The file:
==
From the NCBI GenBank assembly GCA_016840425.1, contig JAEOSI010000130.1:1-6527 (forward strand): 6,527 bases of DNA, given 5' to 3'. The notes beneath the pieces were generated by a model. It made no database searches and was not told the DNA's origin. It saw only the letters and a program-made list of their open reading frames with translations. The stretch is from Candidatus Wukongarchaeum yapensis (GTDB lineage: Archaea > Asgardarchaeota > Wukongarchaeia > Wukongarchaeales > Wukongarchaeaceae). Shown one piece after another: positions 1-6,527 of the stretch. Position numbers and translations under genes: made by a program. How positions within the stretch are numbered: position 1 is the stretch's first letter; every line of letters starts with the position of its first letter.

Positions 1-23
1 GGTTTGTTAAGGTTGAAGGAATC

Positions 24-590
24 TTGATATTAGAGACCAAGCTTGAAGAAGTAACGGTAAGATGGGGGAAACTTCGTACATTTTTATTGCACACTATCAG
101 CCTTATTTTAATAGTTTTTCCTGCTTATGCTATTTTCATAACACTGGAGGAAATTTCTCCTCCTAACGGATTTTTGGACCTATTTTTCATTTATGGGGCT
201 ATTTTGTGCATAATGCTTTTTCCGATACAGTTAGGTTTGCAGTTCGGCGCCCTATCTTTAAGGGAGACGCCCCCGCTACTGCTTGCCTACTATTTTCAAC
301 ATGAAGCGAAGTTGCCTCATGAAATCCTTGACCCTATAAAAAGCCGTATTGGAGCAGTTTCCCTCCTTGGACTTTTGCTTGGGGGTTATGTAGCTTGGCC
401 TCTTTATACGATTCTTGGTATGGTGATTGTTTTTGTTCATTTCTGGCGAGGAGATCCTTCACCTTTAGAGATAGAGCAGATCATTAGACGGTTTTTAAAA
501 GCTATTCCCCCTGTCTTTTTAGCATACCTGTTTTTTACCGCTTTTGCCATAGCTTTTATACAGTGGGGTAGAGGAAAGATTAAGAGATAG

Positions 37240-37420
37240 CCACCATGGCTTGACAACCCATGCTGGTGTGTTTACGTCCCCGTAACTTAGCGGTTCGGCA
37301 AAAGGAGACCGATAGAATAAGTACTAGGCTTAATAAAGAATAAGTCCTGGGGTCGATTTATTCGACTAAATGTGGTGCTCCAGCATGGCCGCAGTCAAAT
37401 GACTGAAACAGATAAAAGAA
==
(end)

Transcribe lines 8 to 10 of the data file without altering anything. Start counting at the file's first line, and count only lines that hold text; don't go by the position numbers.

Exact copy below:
301 ATGAAGCGAAGTTGCCTCATGAAATCCTTGACCCTATAAAAAGCCGTATTGGAGCAGTTTCCCTCCTTGGACTTTTGCTTGGGGGTTATGTAGCTTGGCC
401 TCTTTATACGATTCTTGGTATGGTGATTGTTTTTGTTCATTTCTGGCGAGGAGATCCTTCACCTTTAGAGATAGAGCAGATCATTAGACGGTTTTTAAAA
501 GCTATTCCCCCTGTCTTTTTAGCATACCTGTTTTTTACCGCTTTTGCCATAGCTTTTATACAGTGGGGTAGAGGAAAGATTAAGAGATAG